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Report blames Penn State leaders in Sandusky case
 
Penn State's college football program is still grappling with the fallout from revelations that a former assistant coach allegedly molested several young boys.
Penn State's college football program is still grappling with the fallout from revelations that a former assistant coach allegedly molested several young boys.
Tomasso DeRosa/Corbis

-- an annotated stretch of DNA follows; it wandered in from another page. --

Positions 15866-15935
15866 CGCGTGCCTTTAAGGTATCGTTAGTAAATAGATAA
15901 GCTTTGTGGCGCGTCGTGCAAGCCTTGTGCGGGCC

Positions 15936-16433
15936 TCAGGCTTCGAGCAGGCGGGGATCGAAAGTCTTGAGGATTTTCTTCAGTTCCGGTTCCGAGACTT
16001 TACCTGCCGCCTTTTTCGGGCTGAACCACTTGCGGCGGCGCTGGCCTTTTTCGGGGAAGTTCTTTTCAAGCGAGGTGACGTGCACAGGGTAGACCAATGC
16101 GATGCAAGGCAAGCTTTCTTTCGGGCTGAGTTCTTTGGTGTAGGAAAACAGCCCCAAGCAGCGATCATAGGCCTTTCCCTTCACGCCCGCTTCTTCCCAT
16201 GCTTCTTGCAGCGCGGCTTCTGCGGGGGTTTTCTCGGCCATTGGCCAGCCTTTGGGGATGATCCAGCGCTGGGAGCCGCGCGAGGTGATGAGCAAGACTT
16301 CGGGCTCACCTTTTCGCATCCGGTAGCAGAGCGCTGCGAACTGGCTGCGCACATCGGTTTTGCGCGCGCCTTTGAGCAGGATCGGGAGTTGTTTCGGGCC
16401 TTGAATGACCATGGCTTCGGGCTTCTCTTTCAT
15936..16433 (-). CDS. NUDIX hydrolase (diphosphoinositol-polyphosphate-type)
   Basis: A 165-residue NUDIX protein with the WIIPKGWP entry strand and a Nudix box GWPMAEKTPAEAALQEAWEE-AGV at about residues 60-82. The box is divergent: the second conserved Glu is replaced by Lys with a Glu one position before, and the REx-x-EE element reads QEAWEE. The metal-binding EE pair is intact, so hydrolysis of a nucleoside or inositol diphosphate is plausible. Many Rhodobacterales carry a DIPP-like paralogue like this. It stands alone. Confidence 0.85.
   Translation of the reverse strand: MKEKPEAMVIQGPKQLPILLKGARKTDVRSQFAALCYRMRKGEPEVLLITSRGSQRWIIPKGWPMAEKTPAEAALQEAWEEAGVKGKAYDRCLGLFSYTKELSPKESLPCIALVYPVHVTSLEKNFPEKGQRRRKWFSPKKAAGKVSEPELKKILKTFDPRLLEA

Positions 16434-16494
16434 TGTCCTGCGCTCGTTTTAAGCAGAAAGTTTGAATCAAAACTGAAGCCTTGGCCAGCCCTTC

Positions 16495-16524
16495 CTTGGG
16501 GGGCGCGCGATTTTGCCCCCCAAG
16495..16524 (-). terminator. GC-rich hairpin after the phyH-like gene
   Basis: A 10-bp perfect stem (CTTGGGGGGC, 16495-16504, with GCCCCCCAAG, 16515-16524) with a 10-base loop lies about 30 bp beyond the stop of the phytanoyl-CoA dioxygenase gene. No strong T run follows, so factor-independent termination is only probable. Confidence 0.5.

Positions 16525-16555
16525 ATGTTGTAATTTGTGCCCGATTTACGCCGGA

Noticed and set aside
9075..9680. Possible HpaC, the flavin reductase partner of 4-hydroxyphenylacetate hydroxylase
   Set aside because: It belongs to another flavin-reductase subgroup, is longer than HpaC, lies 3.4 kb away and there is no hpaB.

Former FBI director and federal judge Louis Freeh released a report commissioned by Penn State University about how the school handled sex-abuse allegations brought against assistant football coach Jerry Sandusky — who was convicted in June of 45 counts related to sexually abusing 10 boys. The report noted that "the most powerful men at Penn State failed to take any steps for 14 years to protect the children who Sandusky victimized." The report implicated former Penn State president Graham Spanier, late football coach Joe Paterno, former Penn State athletic director Tim Curley, and former Penn State Vice President Gary Schultz, saying they "never demonstrated, through actions or words, any concern for the safety and well-being of Sandusky's victims until after Sandusky's arrest." The Freeh report could play a role in the upcoming trials of Curley and Schultz, who have been charged with lying to a grand jury and not properly reporting child abuse.

 

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